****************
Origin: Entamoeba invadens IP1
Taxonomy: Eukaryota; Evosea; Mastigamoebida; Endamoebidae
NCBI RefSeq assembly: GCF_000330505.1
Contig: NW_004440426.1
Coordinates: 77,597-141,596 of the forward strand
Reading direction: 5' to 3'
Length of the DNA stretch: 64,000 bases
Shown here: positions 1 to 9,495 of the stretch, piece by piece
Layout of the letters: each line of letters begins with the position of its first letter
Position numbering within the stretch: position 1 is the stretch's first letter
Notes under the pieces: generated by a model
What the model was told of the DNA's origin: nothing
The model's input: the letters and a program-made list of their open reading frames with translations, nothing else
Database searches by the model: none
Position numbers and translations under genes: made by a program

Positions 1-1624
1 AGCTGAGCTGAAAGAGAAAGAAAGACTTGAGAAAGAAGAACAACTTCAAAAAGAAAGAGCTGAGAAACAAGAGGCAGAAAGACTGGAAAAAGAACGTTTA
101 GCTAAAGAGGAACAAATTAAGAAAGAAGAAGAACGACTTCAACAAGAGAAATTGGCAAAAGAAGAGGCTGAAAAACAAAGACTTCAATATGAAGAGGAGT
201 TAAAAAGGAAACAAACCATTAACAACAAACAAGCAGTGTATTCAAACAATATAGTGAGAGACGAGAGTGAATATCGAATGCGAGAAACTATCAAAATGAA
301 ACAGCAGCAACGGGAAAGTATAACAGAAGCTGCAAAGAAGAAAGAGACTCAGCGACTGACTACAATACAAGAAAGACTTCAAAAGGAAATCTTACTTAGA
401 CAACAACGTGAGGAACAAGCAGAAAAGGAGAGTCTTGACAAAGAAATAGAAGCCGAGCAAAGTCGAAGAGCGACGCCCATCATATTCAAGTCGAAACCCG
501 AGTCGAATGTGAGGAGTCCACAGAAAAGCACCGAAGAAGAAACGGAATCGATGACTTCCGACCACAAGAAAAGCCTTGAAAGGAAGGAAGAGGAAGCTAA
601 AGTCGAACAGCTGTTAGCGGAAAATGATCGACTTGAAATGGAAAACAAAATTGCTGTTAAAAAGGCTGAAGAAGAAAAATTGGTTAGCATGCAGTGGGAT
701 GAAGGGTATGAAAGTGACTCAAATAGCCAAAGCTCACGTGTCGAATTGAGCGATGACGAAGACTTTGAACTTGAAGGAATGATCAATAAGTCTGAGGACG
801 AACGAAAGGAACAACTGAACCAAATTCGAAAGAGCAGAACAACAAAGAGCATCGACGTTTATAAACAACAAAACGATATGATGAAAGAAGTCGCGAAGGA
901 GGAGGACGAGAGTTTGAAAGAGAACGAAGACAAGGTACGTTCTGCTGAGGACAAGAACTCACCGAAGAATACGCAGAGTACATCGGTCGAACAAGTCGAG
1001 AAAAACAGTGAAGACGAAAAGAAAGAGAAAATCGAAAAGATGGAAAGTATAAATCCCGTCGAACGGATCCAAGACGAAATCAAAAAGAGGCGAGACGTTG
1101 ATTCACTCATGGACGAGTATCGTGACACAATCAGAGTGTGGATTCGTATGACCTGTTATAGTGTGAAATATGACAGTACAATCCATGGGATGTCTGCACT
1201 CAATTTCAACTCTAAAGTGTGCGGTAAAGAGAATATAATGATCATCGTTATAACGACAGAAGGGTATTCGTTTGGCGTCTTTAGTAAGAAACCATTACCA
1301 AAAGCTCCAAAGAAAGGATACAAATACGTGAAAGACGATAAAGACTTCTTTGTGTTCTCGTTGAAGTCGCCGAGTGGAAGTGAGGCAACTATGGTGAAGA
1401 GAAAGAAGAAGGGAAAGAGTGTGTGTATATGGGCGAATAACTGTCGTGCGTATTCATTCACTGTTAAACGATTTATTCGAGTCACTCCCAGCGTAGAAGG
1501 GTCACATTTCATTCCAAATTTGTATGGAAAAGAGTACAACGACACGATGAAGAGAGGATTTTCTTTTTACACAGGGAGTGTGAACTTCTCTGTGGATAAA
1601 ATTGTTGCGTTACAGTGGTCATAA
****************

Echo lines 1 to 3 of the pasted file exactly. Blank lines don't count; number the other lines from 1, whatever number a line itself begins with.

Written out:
Origin: Entamoeba invadens IP1
Taxonomy: Eukaryota; Evosea; Mastigamoebida; Endamoebidae
NCBI RefSeq assembly: GCF_000330505.1